Clearly, the decarbonisation of the maritime sector will take a phased approach and within this many of the options will play a part. Some as purely short term and interim solutions and some as potentially end-state solutions.

There are well over 10 available and feasible alternative fuels right now let alone the ones in development and the ones still to be discovered in the decades leading up to 2050, so which one to choose is not an easy decision. However, it should also be recognised that a number of the alternative fuels have a lower power density than carbon-based ones which means that vessel efficiency can have a significant impact on feasibility and adoption.

At the moment, fuel options can be grouped into three broad categories based on their type: Fossil fuels, Biofuels and Renewable (green) fuels.

Fossil Fuels include traditional Heavy Fuel Oil (HFO) and marine diesel but also include the more recent low sulphur fuels, LNG, LPG and methanol.  Although not likely to be the end solution these fuels continue to be used widely and will continue in the short term, particularly in the context of meeting other environmental commitments to reduce sulphur and particulate air pollution.

Good quality biofuels and synthetic fuels are becoming more readily available but reliable supply and price are key issues mainly due to the scale of production and there is a limited supply of sustainable resources before demand outstrips supply. These however provide a good alternative to diesel and can be used in four-stroke, medium- and high-speed engines allowing existing vessels to be converted to operate on biofuels.

Green fuels produced from a renewable sources can provide a longer-term solution and include green hydrogen, ammonia and fully electric storage solutions. The safety considerations with storage, handling and usage can be significant and bunkering logistics vary dependent on the fuel type.

In summary what we can say is that the future is uncertain, and the right fuel will vary depending on application domain and regional availability. Flexibility and resilience of supply will be key and so design adaptability or even multi-fuel solutions will be critical for early adopters.

Greg:
How far off are we to understanding which of these alternatives are likely to become the ‘fuel of the future’ and how and when is this likely going to be determined?  What are the biggest barriers/obstacles to moving away from carbon-based fuels for the maritime industry?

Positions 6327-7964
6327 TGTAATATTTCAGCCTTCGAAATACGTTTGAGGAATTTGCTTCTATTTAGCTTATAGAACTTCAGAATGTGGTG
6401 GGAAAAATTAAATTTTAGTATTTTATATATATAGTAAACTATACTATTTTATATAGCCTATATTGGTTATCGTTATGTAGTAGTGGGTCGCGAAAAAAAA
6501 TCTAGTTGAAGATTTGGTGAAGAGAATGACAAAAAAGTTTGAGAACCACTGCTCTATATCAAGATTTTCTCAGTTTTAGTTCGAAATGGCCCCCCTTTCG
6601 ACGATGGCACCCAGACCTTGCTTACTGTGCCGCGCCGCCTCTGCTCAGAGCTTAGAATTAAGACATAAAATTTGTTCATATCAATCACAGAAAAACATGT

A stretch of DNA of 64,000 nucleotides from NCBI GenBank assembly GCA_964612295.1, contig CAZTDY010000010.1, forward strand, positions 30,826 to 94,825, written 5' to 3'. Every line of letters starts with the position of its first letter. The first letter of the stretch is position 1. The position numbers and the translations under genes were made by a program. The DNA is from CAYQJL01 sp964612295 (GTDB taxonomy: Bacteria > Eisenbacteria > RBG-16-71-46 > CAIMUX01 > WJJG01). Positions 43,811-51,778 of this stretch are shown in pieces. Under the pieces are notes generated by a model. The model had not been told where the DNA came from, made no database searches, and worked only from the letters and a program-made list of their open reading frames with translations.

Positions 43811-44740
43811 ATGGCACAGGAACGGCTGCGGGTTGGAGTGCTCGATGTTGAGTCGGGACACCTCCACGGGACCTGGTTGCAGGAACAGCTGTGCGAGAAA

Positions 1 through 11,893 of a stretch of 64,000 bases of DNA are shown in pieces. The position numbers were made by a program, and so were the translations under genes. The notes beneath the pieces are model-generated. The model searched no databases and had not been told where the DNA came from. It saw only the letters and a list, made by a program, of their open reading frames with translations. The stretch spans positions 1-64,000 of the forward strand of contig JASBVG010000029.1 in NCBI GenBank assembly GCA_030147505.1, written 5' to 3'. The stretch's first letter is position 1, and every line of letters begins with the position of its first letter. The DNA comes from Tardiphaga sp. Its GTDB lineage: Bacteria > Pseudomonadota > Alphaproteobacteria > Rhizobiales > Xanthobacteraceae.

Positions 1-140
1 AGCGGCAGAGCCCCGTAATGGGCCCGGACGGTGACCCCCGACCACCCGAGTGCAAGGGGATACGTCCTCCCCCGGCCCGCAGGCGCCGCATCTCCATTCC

Noel:
An effective shipping transition isn’t simply a case of replacing fossil fuels with cleaner alternatives like ammonia or methanol, for example. The entire emissions generated throughout an alternative fuel’s life cycle must be considered using what is often referred to as a “well-to-wake” approach. From generating the electricity that helps produce for example green methanol (the well), to the greenhouse gases a marine vessel creates using the fuel (the wake).

One of the biggest obstacles to overcome is the cost and availability of the fuel itself and that is primarily driven by the production and distribution infrastructure, which is in turn ultimately driven by demand.  When it comes to coastal vessels, ferries, harbour vessels, short sea shipping and offshore wind support vessels, for example, a local infrastructure solution can work very well as the vessels are typically regularly going in and out of the same ports. This is very different when we look at deep sea vessels, operating on global routes and calling at many different ports. This then requires a truly global solution which works across many different countries all with very different infrastructure, investment, regulation and governmental policy. Progress is being made in international policy with the planned creation of “green shipping corridors” where infrastructure is provided to allow specific international routes to become reliably decarbonised. These flagship “green shipping corridors” formed by global collaboration could form the stepping stones for wider decarbonisation.